• Proof of FS operations correctness and how COGENT reduces the effort
  • The design and formal development of the COGENT language and its certifying compiler
  • The fully automatic refinement tower between C code and COGENT's language specification

Code

Code and documentations for this project can be found here: Github

Future work

  • Given the fact that FS code consist of a large portion of data serialisation/deserialisation, and most of them are boilerplate code, we plan to have another data description language on top of COGENT to further automate verifiably correct FS implementation. We have designed a prototype of that language.
  • From the studies we conducted to date, we have a rather clear picture of the pros and cons of the COGENT design, and will examine other alternatives and improvements.

Contact

Gabriele Keller (project leader), gabriele.keller<at>nicta.com.au

People

Publications

Abstract PDF Sidney Amani, Alex Hixon, Zilin Chen, Christine Rizkallah, Peter Chubb, Liam O'Connor, Joel Beeren, Yutaka Nagashima, Japheth Lim, Thomas Sewell, Joseph Tuong, Gabriele Keller, Toby Murray, Gerwin Klein and Gernot Heiser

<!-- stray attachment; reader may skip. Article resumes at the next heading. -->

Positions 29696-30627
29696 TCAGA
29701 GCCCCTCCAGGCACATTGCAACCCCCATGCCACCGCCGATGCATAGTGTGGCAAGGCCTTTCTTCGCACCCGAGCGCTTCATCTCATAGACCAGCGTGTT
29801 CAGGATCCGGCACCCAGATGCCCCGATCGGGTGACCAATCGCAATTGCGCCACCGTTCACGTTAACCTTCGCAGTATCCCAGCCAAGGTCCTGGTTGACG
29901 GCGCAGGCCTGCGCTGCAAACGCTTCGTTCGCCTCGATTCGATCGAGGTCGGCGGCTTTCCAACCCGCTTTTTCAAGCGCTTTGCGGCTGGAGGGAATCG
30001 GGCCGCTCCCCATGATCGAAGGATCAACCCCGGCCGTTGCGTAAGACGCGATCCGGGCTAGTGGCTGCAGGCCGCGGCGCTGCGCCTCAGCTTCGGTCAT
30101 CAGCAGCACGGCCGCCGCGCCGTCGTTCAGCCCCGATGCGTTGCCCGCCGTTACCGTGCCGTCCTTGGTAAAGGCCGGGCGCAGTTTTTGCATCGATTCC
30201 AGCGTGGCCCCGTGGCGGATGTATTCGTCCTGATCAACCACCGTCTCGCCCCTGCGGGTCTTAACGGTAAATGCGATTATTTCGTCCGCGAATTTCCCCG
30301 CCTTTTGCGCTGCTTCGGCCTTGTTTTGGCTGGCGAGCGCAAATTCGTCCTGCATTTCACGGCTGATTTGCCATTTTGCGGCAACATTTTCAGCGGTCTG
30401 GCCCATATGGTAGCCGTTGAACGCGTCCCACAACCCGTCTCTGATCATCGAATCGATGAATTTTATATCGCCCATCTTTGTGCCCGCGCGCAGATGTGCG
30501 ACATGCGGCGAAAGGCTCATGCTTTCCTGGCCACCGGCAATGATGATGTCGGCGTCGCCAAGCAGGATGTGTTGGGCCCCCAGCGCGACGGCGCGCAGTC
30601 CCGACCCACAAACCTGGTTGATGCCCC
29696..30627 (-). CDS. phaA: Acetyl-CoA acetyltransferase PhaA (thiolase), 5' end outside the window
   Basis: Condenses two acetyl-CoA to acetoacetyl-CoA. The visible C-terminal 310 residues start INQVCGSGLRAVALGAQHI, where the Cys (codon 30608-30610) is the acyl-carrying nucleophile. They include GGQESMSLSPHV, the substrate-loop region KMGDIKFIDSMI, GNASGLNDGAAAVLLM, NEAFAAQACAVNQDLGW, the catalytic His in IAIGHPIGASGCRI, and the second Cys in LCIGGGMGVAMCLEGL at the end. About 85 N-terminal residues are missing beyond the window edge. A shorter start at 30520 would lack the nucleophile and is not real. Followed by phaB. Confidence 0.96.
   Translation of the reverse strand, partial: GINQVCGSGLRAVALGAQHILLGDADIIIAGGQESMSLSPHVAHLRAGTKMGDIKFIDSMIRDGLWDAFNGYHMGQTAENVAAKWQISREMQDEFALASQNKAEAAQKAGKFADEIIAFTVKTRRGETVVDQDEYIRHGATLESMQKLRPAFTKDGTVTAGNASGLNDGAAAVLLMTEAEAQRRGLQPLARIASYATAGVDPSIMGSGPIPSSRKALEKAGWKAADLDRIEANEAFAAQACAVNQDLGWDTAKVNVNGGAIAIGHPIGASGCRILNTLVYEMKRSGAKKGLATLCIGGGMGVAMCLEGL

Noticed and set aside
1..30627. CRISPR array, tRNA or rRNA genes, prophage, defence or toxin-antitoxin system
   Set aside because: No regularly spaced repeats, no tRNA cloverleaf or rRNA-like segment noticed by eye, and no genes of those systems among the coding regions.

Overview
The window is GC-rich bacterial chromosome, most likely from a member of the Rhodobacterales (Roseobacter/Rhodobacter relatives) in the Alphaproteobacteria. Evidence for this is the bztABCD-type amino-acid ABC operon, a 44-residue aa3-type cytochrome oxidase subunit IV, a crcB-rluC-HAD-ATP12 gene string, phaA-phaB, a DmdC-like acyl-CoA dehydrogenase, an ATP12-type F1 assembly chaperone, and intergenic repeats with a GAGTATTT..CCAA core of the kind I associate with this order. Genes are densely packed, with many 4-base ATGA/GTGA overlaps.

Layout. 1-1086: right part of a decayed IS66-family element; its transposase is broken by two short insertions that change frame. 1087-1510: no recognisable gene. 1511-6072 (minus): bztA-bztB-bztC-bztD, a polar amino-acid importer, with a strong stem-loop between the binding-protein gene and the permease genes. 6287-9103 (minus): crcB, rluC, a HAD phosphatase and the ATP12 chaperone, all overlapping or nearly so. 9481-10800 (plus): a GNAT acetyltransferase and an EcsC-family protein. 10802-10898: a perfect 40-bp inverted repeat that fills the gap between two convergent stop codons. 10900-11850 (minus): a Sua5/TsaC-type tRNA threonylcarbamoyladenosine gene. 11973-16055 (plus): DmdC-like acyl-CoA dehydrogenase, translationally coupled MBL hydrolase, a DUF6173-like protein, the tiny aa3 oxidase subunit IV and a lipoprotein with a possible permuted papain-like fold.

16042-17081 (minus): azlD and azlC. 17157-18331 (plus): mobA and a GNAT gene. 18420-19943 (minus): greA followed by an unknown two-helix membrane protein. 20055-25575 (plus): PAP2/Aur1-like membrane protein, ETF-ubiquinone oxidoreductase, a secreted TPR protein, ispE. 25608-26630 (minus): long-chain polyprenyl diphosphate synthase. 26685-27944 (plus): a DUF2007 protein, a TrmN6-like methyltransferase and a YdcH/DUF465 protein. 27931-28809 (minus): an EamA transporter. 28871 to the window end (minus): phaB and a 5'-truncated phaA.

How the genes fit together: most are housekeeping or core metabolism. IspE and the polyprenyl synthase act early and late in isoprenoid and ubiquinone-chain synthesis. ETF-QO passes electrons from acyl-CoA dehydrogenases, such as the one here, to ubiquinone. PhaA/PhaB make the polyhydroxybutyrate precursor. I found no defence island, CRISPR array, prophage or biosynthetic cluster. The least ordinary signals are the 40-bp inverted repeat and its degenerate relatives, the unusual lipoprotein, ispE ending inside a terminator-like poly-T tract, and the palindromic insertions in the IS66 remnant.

Cogent: verifying high-assurance file system implementations
International Conference on Architectural Support for Programming Languages and Operating Systems, Atlanta, GA, USA, April, 2016
Abstract PDF Sidney Amani and Toby Murray
Specifying a realistic file system
Workshop on Models for Formal Analysis of Real Systems, pp. 1-9, Suva, Fiji, November, 2015
Abstract
Slides
PDF Gabriele Keller, Toby Murray, Sidney Amani, Liam O'Connor-Davis, Zilin Chen, Leonid Ryzhyk, Gerwin Klein and Gernot Heiser
File systems deserve verification too!
Workshop on Programming Languages and Operating Systems (PLOS), pp. 1-7, Farmington, Pennsylvania, USA, November, 2013
A revised version of this paper was published in Operating Systems Review, Volume 48, Issue 1, January 2014, pages 58-64.
Abstract
Slides
PDF Sidney Amani, Leonid Ryzhyk and Toby Murray
Towards a fully verified file system
Poster presentation at EuroSys Doctoral Workshop, Bern, Switzerland, April, 2012